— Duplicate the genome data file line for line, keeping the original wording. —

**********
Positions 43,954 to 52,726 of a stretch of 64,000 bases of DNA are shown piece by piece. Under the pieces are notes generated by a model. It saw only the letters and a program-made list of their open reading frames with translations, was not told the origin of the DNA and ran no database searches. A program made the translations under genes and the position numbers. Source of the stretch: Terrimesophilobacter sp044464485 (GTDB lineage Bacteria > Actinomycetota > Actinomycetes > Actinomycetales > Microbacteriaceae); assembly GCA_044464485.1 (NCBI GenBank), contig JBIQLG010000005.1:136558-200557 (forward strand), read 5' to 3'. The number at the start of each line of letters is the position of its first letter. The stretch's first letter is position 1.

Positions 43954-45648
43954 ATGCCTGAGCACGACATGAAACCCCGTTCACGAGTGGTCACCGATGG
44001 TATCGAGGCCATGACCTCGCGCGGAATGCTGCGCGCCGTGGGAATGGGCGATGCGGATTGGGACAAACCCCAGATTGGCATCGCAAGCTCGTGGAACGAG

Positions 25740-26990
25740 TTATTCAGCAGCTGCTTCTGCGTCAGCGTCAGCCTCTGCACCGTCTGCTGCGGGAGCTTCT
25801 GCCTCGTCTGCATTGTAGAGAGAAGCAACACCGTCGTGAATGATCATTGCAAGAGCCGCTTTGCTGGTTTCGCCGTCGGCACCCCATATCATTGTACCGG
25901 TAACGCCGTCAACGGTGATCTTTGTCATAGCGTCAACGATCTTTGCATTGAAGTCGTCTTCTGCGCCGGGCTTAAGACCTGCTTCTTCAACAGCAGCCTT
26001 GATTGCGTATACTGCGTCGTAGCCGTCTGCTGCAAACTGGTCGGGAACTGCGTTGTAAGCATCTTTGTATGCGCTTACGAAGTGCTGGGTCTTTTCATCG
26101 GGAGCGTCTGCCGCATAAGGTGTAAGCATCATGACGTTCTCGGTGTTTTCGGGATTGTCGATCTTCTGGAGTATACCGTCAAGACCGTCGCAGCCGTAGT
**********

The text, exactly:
Positions 43,954 to 52,726 of a stretch of 64,000 bases of DNA are shown piece by piece. Under the pieces are notes generated by a model. It saw only the letters and a program-made list of their open reading frames with translations, was not told the origin of the DNA and ran no database searches. A program made the translations under genes and the position numbers. Source of the stretch: Terrimesophilobacter sp044464485 (GTDB lineage Bacteria > Actinomycetota > Actinomycetes > Actinomycetales > Microbacteriaceae); assembly GCA_044464485.1 (NCBI GenBank), contig JBIQLG010000005.1:136558-200557 (forward strand), read 5' to 3'. The number at the start of each line of letters is the position of its first letter. The stretch's first letter is position 1.

Positions 43954-45648
43954 ATGCCTGAGCACGACATGAAACCCCGTTCACGAGTGGTCACCGATGG
44001 TATCGAGGCCATGACCTCGCGCGGAATGCTGCGCGCCGTGGGAATGGGCGATGCGGATTGGGACAAACCCCAGATTGGCATCGCAAGCTCGTGGAACGAG

Positions 25740-26990
25740 TTATTCAGCAGCTGCTTCTGCGTCAGCGTCAGCCTCTGCACCGTCTGCTGCGGGAGCTTCT
25801 GCCTCGTCTGCATTGTAGAGAGAAGCAACACCGTCGTGAATGATCATTGCAAGAGCCGCTTTGCTGGTTTCGCCGTCGGCACCCCATATCATTGTACCGG
25901 TAACGCCGTCAACGGTGATCTTTGTCATAGCGTCAACGATCTTTGCATTGAAGTCGTCTTCTGCGCCGGGCTTAAGACCTGCTTCTTCAACAGCAGCCTT
26001 GATTGCGTATACTGCGTCGTAGCCGTCTGCTGCAAACTGGTCGGGAACTGCGTTGTAAGCATCTTTGTATGCGCTTACGAAGTGCTGGGTCTTTTCATCG
26101 GGAGCGTCTGCCGCATAAGGTGTAAGCATCATGACGTTCTCGGTGTTTTCGGGATTGTCGATCTTCTGGAGTATACCGTCAAGACCGTCGCAGCCGTAGT